Fearless symmetries

Sciences and the arts are re-entering each other’s orbits in a burst of boundary-blurring creativity, Arthur I. Miller observes

October 25, 2012



Credit: Miles Cole


Sciart - science-inspired art - still retains something of the cachet of the underground, but it now seems poised to emerge into the light of day.

Take, for example, this year’s Ars Electronica, the leading annual festival of digital art, which took place from 30 August to 3 September in Linz, Austria. It was overflowing with participants and spectators eager to see the latest electronic art, including Seiko Mikami’s breathtaking installation Desire of Codes, a room filled with robotic search arms, sensors and video feedback, sweeping the viewer into another universe of being.

In London, the latest in GV Gallery’s regular shows of sciart has just opened. Graphite features works such as Anais Tondeur’s photographic installation travelling back 350 million years to the formation of a vein of graphite in central France. Meanwhile, pioneering work is being done by Goldsmiths, University of London students, among them Paul Prudence, who in a recent show combined otherworldly sound with whirling gyroscopic images evoking the fourth dimension.

More and more frequently, artists and scientists are working together to create intriguing and spectacular works that transcend categorisation.

In Albrecht Durer and Leonardo da Vinci’s time, there was no “art” or “science” as such. As science developed, however, the two moved further and further apart, forming the “two cultures” famously described by C.P. Snow.

But 20th-century developments in relativity theory, quantum physics, electronics and biotechnology have brought about an increasing interplay between art and science. This began with Albert Einstein and Pablo Picasso, who between them pretty much invented the 20th century. Einstein thought like an artist and Picasso like a scientist.

In 1905, Einstein had no quarrel with the equations of physics. His problem was the way physicists interpreted them, leading to asymmetries that, in his view, were not inherent in nature. His response was to look for a minimalist aesthetic that would eliminate them. It was these aesthetic discontents that inspired his theory of relativity.

Two years later, Picasso saw that developments in science, technology and mathematics were the key to a radically new way to represent nature, based on a new aesthetic - the reduction of forms to geometry. His response was Les Demoiselles d’Avignon, which contains the seeds of Cubism, the most influential art form of the 20th century.

Among the artists who followed, many produced work that was influenced by relativity or quantum theory: Marcel Duchamp, Wassily Kandinsky, Kazimir Malevich, El Lissitsky, Salvador Dali and other Surrealists, not to mention Jackson Pollock, whose drip technique paintings were illustrative of (then still to be named) fractal theory.

The next great leap forward was an actual collaboration between an artist and a scientist. In the early 1960s, New York artists Robert Rauschenberg and Jean Tinguely were looking for ways to incorporate electronics into their art. They teamed up with electrical engineers from the Bell Telephone Laboratories in Murray Hill, New Jersey, and the result was a major show held in 1966 at the 69th Regiment Armory in New York. It was hugely successful, and led to the formation of E.A.T. (Experiments in Art and Technology), which aimed to foster further collaborations between artists and scientists.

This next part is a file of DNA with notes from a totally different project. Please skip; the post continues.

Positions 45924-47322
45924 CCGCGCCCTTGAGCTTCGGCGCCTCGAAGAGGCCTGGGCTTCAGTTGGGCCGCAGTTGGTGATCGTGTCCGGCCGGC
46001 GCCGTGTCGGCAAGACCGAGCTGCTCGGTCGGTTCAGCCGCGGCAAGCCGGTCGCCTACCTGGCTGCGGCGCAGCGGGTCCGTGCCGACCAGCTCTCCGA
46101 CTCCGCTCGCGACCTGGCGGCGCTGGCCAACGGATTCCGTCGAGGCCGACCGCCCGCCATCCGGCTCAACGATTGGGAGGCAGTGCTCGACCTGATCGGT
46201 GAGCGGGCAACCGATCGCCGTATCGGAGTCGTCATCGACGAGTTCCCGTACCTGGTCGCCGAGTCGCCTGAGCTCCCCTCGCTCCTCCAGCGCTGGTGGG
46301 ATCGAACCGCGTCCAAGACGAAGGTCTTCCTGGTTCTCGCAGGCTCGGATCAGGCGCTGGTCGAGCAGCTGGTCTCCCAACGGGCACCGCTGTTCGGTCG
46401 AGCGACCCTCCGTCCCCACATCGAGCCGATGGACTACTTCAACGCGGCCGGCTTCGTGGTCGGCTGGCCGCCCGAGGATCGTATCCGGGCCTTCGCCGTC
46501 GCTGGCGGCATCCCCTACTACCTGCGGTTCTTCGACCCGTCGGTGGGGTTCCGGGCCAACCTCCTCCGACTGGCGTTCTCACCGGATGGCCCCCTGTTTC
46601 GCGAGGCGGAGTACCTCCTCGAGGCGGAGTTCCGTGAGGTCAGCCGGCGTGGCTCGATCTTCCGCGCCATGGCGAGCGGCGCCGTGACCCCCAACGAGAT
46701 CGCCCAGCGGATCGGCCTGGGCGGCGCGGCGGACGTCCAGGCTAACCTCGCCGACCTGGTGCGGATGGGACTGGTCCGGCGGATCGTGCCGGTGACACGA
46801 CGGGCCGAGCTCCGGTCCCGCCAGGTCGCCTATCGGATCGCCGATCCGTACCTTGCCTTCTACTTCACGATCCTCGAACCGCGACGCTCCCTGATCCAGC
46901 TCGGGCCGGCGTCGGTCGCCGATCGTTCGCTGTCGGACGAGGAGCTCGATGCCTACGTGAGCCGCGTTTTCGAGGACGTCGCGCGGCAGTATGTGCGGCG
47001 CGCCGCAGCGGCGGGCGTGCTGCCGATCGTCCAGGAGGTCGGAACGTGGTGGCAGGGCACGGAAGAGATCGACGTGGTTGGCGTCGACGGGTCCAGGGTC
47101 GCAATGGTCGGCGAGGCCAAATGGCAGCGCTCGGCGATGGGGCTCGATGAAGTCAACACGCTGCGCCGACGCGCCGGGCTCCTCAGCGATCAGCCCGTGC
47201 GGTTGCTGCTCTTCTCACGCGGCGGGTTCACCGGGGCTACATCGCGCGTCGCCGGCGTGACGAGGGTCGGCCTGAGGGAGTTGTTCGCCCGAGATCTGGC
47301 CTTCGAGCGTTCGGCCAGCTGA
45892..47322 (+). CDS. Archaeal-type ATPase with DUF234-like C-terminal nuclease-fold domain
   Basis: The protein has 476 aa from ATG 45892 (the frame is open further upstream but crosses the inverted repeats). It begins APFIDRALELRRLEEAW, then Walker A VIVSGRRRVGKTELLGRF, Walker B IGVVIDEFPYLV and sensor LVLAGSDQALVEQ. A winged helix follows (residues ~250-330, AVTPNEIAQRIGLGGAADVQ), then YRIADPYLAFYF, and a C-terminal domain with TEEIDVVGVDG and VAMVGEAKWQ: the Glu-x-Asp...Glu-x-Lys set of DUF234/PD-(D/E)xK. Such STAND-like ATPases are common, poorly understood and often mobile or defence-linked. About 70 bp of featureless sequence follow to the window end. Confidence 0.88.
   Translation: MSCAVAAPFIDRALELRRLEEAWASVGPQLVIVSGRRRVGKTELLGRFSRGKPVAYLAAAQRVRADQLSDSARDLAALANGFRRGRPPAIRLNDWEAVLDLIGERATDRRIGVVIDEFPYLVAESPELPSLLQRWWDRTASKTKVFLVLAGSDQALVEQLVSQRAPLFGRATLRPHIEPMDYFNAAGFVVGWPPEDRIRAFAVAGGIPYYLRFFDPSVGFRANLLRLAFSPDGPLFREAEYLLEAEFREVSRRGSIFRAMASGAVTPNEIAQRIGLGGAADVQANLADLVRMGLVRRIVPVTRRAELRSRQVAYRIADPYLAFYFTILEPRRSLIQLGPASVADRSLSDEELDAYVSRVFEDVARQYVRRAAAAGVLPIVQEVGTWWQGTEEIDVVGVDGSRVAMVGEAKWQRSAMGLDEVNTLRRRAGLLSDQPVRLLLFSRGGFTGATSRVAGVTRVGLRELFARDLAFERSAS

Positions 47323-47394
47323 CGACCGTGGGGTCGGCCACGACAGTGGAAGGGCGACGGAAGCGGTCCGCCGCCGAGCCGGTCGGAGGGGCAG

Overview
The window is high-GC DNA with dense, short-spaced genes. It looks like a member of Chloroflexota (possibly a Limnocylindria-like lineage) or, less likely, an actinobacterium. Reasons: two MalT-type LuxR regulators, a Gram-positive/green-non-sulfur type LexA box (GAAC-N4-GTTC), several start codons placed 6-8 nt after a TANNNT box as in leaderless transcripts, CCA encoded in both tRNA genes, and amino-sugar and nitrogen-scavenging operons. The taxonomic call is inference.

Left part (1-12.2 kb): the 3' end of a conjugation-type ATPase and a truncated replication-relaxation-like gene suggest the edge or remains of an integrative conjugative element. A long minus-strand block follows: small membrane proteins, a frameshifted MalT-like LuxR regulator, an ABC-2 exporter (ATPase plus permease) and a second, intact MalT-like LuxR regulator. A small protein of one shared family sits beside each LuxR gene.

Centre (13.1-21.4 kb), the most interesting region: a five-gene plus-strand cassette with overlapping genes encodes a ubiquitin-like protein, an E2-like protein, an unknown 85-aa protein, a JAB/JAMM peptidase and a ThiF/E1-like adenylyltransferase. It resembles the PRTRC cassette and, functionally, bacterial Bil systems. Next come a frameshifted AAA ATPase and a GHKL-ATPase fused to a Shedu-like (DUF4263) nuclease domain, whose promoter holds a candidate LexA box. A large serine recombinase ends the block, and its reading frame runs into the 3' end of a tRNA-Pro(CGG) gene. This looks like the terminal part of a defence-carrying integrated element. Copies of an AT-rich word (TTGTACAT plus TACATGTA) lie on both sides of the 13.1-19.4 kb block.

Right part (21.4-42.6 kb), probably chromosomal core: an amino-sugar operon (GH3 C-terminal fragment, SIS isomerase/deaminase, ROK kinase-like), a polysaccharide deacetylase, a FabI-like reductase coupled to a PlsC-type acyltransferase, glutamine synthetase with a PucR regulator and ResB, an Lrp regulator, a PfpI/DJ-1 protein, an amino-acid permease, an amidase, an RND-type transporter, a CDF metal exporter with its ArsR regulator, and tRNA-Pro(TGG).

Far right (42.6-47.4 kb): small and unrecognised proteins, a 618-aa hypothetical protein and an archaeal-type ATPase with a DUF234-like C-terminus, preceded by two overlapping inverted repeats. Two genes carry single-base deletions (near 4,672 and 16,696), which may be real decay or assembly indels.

In the late 1970s and the 1980s, art and science collaborations declined as counter-cultural movements linked science and technology with the “military-industrial complex” and the Vietnam war. But in the 1990s, dramatic developments in biotechnology, bristling with ethical questions, threw up a new and exciting topic for artists. Funds from bodies such as the Wellcome Trust helped attract collaborations with scientists.

Art movements influenced by science have burgeoned ever since. We now have sonic art, interface art, information art, physics art, mathematics art and algorithmic art, and the list is still growing.

These are all examples of science-influenced art. But can there ever be art-influenced science or, better still, works combining art and science, making images that reflect a new aesthetic - a third culture, in which art and science fuse?

Such multifaceted work is currently most prominent in design technology. The work of Ken Perlin, a professor of computer science at New York University and director of its Media Research Lab, includes pure mathematics, physics and computer science. He formulated a theory for generating more realistic animations using complex mathematics, and the work won him an Academy Award. When I asked him whether he considered himself an artist or a scientist, his reply was, “Neither. I’m a researcher.” Interviewees at other media labs say the same thing. The very labels “artist” and “scientist” are becoming irrelevant.

Probing the world beyond sense perceptions is a key issue for artists as well as for scientists and, in the end, requires a fusion of the methods of art and science. We live in a highly complex and visual world that can only be understood through both. So the third culture will lead to a new understanding of culture and even of life itself, essential for taking on board the rapid changes of the 21st century. It will also require radical changes in education, beginning with a curriculum that trains students in both art and science.

We must leave our minds open and let our imaginations roam. After all, even just 30 years ago, who would have foreseen that science, technology and art would be as they are now, with the boundaries between them rapidly blurring?

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